Cleanup crews are racing against the clock to contain a massive oil spill in the Gulf of Mexico. The slick is the result of an explosion that occurred on April 20 aboard the Deepwater Horizon oil rig, 50 miles off the coast of Louisiana. The thick, black ooze is threatening miles upon miles of coastline in four states, and putting hundreds of species of wildlife in danger. Experts say the spill could become one of the worst environmental disasters in U.S. history.
"It is of grave concern," says David Kennedy, of the National Oceanic and Atmospheric Administration. "And the efforts that are going to be required to do anything about it, especially if it continues on, are just mind-boggling."
One Big Mess
There were 126 workers aboard the oil rig at the time of the blast. An oil rig is a large, offshore platform that is used to house workers and machines needed to drill oil wells in the ocean floor. Most of the workers escaped. Eleven people are missing. The cause of the explosion is under investigation. The rig was owned by Transocean Ltd., and operated by the energy company BP.
Since the blast, an estimated 210,000 gallons of oil have been spewing daily from an undersea well, located 5,000 feet below the disaster site. By Monday, the sticky spill had grown to more than 1,800 square miles. That's larger than the state of Rhode Island. Oil from the leak began oozing up on Louisiana's shores on Thursday, and could reach the white-sand beaches of Florida as early as this weekend.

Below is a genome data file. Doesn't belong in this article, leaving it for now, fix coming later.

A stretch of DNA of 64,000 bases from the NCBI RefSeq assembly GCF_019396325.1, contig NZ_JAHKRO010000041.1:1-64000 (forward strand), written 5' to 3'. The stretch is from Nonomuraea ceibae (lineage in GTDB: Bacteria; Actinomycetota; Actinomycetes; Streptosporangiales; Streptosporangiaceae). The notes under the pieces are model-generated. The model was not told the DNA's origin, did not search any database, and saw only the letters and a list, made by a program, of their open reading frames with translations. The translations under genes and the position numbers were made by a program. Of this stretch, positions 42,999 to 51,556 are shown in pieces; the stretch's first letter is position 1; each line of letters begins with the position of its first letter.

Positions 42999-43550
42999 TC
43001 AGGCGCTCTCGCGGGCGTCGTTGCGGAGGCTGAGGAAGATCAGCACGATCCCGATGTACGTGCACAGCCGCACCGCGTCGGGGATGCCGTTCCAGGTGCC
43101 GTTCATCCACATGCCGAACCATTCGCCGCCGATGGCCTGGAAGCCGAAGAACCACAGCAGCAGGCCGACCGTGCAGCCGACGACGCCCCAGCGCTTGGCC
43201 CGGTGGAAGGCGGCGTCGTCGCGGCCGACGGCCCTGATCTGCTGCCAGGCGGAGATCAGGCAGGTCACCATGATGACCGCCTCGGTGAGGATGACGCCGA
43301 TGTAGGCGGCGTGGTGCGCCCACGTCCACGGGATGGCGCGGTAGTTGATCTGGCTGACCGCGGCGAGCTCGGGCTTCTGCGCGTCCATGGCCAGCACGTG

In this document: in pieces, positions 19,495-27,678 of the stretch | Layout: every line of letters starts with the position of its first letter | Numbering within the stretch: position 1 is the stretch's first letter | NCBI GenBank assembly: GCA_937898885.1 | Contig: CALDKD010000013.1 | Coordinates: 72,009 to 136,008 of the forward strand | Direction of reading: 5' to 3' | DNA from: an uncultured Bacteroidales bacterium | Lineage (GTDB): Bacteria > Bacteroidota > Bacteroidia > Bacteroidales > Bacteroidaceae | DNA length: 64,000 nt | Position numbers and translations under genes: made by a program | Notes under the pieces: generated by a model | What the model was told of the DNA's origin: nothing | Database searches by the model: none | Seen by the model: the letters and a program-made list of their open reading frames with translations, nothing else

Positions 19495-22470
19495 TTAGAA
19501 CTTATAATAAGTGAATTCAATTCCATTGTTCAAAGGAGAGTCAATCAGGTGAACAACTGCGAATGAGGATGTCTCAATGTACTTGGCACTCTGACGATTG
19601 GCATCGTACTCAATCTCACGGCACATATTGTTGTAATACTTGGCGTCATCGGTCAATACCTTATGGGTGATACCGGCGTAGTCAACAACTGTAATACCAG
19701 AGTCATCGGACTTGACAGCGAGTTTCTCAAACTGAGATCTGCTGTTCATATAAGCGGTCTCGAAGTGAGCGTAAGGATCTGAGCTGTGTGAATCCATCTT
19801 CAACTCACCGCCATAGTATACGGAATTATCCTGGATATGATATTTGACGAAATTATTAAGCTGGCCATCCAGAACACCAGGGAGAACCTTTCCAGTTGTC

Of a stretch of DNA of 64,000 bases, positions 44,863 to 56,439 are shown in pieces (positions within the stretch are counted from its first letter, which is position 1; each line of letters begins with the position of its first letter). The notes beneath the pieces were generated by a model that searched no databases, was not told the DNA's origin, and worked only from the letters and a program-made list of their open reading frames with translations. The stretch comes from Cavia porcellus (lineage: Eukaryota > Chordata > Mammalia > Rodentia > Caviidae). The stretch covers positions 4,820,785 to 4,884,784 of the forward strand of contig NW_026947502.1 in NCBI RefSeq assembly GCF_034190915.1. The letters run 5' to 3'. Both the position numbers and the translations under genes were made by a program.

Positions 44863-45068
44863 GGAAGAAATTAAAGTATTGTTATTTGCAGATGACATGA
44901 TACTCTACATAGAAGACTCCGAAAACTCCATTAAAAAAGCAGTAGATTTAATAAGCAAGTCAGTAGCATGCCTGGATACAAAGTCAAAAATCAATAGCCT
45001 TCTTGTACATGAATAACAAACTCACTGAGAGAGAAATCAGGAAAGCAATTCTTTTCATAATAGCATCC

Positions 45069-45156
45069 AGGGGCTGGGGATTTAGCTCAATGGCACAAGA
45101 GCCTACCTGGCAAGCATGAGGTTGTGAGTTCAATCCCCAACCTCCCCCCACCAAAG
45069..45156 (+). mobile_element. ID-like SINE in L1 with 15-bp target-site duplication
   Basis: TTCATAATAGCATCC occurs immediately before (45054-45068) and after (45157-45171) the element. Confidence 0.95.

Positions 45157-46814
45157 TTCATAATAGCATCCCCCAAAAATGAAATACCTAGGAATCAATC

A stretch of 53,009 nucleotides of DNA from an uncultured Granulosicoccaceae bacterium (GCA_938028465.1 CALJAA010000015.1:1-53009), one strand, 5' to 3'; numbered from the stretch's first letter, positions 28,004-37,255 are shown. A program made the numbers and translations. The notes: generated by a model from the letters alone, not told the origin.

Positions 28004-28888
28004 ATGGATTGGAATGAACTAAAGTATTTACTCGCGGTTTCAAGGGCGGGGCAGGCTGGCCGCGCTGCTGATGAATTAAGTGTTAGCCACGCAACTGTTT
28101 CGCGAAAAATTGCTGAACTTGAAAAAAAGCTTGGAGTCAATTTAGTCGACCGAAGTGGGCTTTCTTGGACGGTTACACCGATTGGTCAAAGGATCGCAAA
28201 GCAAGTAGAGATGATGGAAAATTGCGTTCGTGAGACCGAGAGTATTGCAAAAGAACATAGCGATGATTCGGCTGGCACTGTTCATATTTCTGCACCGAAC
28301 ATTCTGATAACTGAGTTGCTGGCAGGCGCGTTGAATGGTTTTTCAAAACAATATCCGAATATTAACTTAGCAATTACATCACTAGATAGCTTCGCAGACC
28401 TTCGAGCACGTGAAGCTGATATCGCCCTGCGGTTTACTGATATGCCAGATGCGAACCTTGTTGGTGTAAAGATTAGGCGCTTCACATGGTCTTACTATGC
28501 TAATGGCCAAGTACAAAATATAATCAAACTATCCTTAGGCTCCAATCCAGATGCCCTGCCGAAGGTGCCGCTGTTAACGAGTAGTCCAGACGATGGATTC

"We've never seen anything like this magnitude," said George Crozier, executive director of the Dauphin Island Sea Lab in Alabama. "The problems are going to be the beaches themselves. That's where it will be really visible."
Scientists and environmentalists worry about the huge impact of the slick on sea life in the area. The waters are home to a variety of marine animals, including dolphins, sea turtles and sea birds. Plant life can also suffer from the spill. "It's already a fragile system," says Mark Kulp, a geologist at the University of New Orleans in Louisiana. "It would be devastating to see anything happen to that system."
So far, remote-controlled submarines have been unable to shut off the oil well. Workers will begin drilling a relief well to reroute the oil on Thursday. The process could take months. Crews have been working since last week to skim oil from the water's surface, but time is starting to run out.
In a last-ditch effort, the Coast Guard performed a controlled burn of the oil slick on Wednesday. Workers used fireproof containment booms, or a string of floating barriers, to rein in some of the thicker oil. Then they set it on fire. This causes the oil to harden into balls of tar that can be removed from the water more easily. Authorities do no expect the burn area to affect marine life. The total cost of the cleanup could add up to $1 billion.